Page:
Tonsillar ectopia is also known as tonsillar herniation, tonsillar descent or Chiari malformation type 1.
It is a congenital anomaly in which the brain tissues grow extensively into the spinal canal which result in the elongation of the cerebral tonsils and pushed down the skull through an opening at the base of the skull. This elongation leads to the blockage of the natural pathway resulting in the resisted flow or no flow at all of the cerebrospinal fluid (CSF). Finally this extension of tissues exits through the medial and lateral apertures of the fourth ventricle.
In most of the cases these malformations are triggered as a result of any severe head trauma, forced intracranial pressure, raised pressure due to hematoma or enhanced dural strain resulting in pulling of the brain into the foramen magnum portion. Mainly, head traumas enhance the risk of these malformation by the factor of 4. Sometimes ectopia may exist in some patients but it does not show any signs and symptoms leading to the failure of diagnosis but a stroke may convertit in the symptomatic condition.
Conventionally, these malformations are characterized by the size of the cerebral tonsils protruding through the foreman magnum.
Tonsillar Ectopia Symptoms
This malformation stays asymptomatic in the start of the childhood and convert to a symptomatic condition in the late childhood or adulthood. Severe headaches are counted as the conventional symptoms of this condition but some other signs are also experienced including;
- Neck pain
- Imbalanced walking or unsteady gait
- Poor limbs coordination with fine motor skills
- Tingling in the limbs
- Numbness in the limbs
- Difficulty in swallowing often leading to gagging, choking and vomiting
- Problems in speech such as hoarseness
- Insomnia (sleep disorder)
As there are many other diseases involving the problems of bony and soft tissues which may mislead the proper diagnosis of the tonsillar ectopia. Not only the physiological similarities, there are many other symptomatic similarities such as; headache, neck pain, dizziness, limb’s numbness and tingling, weakness and sleep disorders, which may lead to the misunderstanding of the rational diagnosis.
But there is a hallmark symptom for this malformation which may help in differentiating the disease from other disorders. This hallmark symptom includes severe headache in the back of the head worsens with coughing, sneezing or straining.
Tonsillar Ectopia Causes
The major cause behind this malformation is considered to be the presence of the too small or deformed section of the skull which may insert pressure on the brain tissues and crowd the area resulting into the displacement of the lower part of the cerebellum into the upper portion of spinal canal. This displacement is often characterized as an extension of the brain tonsils and named Chiari type 1 malformation. Meanwhile, the type 2 Chiari malformation involves a form of spina bifida known as myelomeningocele and differentiate form type 1 on this base.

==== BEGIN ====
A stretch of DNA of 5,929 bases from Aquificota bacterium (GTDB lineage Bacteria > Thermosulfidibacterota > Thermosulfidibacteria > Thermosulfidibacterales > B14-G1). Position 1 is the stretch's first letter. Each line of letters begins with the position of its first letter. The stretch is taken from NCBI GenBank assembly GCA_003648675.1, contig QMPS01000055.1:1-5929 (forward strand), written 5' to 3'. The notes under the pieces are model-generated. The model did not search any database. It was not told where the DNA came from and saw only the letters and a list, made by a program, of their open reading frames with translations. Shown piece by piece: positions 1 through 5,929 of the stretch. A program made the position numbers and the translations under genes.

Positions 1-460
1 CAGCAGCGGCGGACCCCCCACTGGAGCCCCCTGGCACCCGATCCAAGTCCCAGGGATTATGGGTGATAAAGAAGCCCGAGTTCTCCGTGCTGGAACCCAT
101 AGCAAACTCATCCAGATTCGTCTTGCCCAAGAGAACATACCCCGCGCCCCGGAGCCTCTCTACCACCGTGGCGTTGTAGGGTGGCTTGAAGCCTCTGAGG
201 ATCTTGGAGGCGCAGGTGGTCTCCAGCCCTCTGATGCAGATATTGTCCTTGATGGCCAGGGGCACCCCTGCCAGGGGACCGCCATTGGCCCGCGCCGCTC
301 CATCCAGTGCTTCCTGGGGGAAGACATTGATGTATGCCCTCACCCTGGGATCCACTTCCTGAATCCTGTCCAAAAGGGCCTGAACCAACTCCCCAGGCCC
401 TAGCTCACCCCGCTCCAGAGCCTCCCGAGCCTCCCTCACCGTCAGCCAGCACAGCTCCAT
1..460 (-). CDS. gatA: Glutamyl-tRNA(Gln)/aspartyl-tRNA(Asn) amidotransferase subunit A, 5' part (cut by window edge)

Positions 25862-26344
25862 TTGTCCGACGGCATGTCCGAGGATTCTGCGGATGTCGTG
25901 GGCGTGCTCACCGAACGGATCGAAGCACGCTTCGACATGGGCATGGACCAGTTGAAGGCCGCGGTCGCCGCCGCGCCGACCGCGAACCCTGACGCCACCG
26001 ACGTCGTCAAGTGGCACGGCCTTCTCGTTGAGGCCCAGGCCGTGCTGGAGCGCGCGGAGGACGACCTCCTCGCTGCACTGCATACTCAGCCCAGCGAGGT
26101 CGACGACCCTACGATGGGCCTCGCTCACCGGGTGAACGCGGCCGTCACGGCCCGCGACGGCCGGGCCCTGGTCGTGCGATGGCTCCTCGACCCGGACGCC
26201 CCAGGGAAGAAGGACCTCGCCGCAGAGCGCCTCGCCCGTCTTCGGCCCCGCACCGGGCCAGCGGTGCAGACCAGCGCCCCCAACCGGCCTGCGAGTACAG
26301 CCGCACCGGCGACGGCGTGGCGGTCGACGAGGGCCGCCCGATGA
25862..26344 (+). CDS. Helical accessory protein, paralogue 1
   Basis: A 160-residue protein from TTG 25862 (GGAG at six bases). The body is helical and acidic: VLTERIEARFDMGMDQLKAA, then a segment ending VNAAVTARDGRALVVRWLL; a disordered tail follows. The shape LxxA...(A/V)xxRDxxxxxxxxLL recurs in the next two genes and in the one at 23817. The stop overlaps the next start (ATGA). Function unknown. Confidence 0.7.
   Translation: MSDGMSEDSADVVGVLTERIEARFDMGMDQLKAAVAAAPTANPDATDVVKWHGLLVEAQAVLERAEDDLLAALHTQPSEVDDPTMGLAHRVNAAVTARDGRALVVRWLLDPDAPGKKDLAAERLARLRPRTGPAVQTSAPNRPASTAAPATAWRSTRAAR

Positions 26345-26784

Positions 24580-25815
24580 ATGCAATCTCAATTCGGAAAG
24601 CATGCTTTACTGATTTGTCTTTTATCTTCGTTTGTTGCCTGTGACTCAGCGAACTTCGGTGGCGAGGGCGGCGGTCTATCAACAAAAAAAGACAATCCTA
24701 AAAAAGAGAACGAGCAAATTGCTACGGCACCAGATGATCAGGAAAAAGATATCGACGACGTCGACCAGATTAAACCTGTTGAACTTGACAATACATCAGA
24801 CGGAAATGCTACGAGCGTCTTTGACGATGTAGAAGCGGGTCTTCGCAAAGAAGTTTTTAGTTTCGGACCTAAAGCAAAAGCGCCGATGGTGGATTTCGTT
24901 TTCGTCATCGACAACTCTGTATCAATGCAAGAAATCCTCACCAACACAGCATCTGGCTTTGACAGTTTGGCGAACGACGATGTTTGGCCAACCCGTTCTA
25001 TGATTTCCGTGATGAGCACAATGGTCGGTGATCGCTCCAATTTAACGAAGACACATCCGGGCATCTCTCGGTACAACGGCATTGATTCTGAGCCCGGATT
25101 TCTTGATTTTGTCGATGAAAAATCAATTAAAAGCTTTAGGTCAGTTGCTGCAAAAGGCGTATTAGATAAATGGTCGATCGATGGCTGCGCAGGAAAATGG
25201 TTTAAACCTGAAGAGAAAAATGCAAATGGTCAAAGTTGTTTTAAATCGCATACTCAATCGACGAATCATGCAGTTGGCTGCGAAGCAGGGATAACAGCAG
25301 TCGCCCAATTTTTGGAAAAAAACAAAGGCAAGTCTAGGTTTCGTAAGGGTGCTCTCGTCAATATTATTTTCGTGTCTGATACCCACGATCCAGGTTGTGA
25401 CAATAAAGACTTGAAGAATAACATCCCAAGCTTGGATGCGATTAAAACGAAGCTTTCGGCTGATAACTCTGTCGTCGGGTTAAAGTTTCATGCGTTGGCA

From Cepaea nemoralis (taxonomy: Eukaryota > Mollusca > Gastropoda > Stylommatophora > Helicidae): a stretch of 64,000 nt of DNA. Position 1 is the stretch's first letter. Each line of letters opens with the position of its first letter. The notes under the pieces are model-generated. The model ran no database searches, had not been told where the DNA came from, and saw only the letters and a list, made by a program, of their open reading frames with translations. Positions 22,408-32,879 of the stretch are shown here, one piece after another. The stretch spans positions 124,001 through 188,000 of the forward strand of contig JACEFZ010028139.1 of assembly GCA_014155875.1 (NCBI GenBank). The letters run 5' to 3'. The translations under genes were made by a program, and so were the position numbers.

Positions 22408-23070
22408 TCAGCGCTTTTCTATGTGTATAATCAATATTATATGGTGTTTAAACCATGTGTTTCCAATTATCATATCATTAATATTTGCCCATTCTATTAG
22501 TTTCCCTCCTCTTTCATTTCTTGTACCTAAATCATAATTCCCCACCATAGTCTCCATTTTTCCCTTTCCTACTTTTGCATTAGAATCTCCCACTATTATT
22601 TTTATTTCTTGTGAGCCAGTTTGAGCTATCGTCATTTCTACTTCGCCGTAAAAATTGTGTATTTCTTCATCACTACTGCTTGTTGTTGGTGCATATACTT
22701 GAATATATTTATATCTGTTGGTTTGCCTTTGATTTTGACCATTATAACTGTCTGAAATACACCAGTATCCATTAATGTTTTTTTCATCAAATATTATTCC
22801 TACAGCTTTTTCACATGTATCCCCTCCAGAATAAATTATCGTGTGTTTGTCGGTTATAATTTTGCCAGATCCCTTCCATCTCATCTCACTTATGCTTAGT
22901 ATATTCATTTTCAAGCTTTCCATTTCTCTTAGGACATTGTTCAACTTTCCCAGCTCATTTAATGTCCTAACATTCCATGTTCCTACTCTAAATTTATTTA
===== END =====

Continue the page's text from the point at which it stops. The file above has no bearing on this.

This above stated displacement results in the blockage of a natural pathway leading to the impaired circulation of the cerebrospinal fluid (CSF). This may cause the blockage of transmission of the neurotransmitter signals from brain to the body and on the other hand may cause the accumulation of spinal fluid in the central nervous system resulting in enhanced pressure. This pressure causes the appearance of neurological signs and symptoms leading to proper diagnosis of the malformation.
Tonsillar Ectopia Measurement
Chiari malformation type 1 is conventionally characterized by the size which is greater than the 3-5mm below the foramen magnum. This malformation can be measured though MRI but the results from these radiographic investigation may vary largely leading to the misleading in the clinical course and patient outcomes.
Tonsillar Ectopia Treatment
There are many treatment and management options for this condition which vary depending upon the severity of the symptoms, enlargement of the tonsil herniation or the presence of syringomyelia.
In the case of severe symptoms which may accompanied by syrinx, surgery is the only treatment option left. This option is majorly aimed to stop the further progression of the symptoms caused by the extension of cerebral tonsils, and get rid of the compression of the brainstem.Specifically the posterior fossa decompression surgery helps to widen the foramen magnum by the removal of bone at the back of the skull and spine.
This condition can be managed well at the initial level by taking some measures under high consideration including;
- Regular check-ups and MRI scans for those having mild or no symptoms at all.
- Administration of analgesics and anti-inflammatory drugs may help with the severe headache.
- Ice packs for 20 minutes can help relieve neck and shoulder pain.
- Get at least 8 hours of sleep.A CPAP (Continuous Positive Airway Pressure) machine can greatly improve your sleep quality and reduce fatigue.
- In case of overweight, shed extra pounds to reduce the strain on your arms and legs and help with numbness/tingling sensations.
- Stay active with low-impact activities, such as walking, cycling, or water aerobics.
- Play cards, crossword or Sudoku puzzles might help.
- Tai Chi or yoga can help stretch and tone muscles, improve balance, and reduce stress but avoid those poses which enhance the severity of symptoms.